INDEPENDENT NEWS

Do Kiwis Care About Democracy?

Published: Fri 30 Jul 1999 08:15 AM
29 July 1999
Release - Magna Carta Society
The amendments to our liquor laws is not the issue - what concerns the Magna Carta Society is that in exercising a personal conscience vote politicians, not for the first time, have voted against the will of the people.
Society researcher John Howard said, representative democracy has, as a first principle, the informed consent vote or, at the very least, consultation. In other words, the democratic will of the people as expressed in Parliament.
If we allow the energetic men and women among us to believe we are a people tired of liberty, the temptation to take it from us will be irresistible.
There were over 2,000 submissions to the select committee hearing on the liquor law amendments with the majority of them against. Moreover, TVNZ conducted a public opinion poll where 62% dis-approved of lowering the drinking age.
A nationwide referenda would have settled the matter more clearly, but then, politicians do not have to take notice of them either.
So where does that leave representative democracy? Lon Fuller, writing in the 1958 Harvard Law Review had this to say;
"The German lawyer was peculiarily prepared to accept as "law" anything that called itself by that name, was printed at Government expense and seemed to come "von oben herab." Hitler did not come to power by violent revolution, he was chancellor before he became leader. The exploitation of legal forms started cautiously and became bolder as power was consolidated. The first attacks on the established order were on the ramparts which, if they were manned by anyone, were manned by lawyers and judges. These ramparts fell almost without a struggle."
Our Parliament claims it has supremacy from the English Bill of Rights Act 1689. Article 9 states; "That the freedom of speech and debates or proceedings in Parliament ought not to be impeached or questioned in any court of place out of Parliament."
"ought not to be" - not cannot, will not, or shall not. Elsewhere in the Bill of Rights the intention is very clear in the words "is unlawful - "is illegal" is "against law."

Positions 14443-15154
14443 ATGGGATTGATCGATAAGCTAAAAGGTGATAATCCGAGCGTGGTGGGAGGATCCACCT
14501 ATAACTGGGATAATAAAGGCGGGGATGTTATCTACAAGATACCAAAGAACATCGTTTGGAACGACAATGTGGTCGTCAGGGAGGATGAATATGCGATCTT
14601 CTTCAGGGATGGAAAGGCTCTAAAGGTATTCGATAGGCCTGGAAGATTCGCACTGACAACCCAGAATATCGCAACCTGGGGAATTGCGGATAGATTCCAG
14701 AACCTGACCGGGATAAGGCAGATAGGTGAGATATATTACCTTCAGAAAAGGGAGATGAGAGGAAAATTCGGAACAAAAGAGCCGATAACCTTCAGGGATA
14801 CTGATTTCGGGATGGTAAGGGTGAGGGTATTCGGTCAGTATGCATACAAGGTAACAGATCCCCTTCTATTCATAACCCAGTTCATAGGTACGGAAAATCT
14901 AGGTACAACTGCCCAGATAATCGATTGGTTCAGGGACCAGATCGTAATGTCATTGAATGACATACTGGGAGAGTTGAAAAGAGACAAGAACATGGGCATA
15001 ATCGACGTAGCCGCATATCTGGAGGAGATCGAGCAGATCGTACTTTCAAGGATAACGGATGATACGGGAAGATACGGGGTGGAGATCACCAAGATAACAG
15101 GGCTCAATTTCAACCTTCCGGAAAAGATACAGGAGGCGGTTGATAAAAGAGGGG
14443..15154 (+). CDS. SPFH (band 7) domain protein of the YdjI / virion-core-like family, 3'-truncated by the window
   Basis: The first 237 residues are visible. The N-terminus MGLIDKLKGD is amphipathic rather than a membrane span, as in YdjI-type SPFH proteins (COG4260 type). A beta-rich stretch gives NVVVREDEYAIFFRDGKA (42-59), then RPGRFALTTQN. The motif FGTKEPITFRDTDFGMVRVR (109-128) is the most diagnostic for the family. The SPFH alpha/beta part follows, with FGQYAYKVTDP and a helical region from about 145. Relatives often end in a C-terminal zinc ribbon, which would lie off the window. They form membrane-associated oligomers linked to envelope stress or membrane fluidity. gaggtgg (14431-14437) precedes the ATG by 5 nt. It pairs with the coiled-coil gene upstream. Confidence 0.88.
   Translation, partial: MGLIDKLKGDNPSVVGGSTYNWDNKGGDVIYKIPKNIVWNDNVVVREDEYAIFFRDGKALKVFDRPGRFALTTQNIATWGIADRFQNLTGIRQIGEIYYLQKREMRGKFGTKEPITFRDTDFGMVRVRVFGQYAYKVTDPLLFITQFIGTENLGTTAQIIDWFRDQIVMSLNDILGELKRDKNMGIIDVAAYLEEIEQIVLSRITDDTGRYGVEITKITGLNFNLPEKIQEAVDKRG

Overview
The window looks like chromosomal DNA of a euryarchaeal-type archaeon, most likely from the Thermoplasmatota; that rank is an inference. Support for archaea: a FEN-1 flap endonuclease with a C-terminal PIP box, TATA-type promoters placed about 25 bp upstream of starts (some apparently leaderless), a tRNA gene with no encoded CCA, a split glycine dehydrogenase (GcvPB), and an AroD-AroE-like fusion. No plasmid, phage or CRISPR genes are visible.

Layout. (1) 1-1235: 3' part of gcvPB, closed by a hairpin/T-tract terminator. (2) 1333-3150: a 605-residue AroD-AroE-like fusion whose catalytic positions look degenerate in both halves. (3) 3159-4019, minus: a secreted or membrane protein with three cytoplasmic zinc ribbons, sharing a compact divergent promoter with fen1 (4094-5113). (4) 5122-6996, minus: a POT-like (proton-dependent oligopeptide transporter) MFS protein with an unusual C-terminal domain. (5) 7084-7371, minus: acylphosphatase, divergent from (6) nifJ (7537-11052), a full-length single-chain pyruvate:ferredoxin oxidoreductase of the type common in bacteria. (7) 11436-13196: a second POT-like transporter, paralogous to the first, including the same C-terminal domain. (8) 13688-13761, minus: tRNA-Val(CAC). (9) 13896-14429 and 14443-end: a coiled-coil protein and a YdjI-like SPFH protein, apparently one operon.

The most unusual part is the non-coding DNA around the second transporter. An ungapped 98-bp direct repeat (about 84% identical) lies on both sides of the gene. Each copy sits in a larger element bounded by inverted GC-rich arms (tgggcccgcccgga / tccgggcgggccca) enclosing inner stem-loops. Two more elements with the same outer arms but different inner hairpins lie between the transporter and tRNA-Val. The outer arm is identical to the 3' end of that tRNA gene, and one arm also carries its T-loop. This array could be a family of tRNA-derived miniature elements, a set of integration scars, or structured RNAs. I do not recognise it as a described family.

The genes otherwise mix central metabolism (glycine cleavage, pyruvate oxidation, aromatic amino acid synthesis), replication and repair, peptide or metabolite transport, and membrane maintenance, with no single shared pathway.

So the intention in the 1689 Bill of Rights Act is quite clear - there was never meant to be an absolute parliamentary supremacy which our politicians claim today.
Furthermore, the politicians of 1688 were vindicating and asserting their ancient rights and liberties against a despotic King James.
They were not busy making a sort of Trojan Horse, from the belly of which could never emerge a means of safeguarding those ancient rights and liberties which they held so vital and fundamental . It is clear the intent of the measures in the Bill of Rights Act were to prohibit a Monarch (or others hostile) from using any means of harassment to block or interfere with the processes by which Parliament makes laws.
The Act was preserving the supremacy of Parliament over any future Monarch who might feel disposed to assert the opposite. Parliament is sovereign in that sense, not in the sense that it is incapable of doing wrong or that no one may question an Act of Parliament which removes or overrides the guaranteed ancient rights, liberties and freedoms of the people in Magna Carta and other of our ancient and noble constitutional documents.
Of course Parliament can make laws. But when the actions of politicians override the ancient and hard-won principles of constitutional fundamental rights of the people, and does not carry out their will, we are in dangerous and unwanted territory.
magnacarta@minidata.co.nz
ENDS

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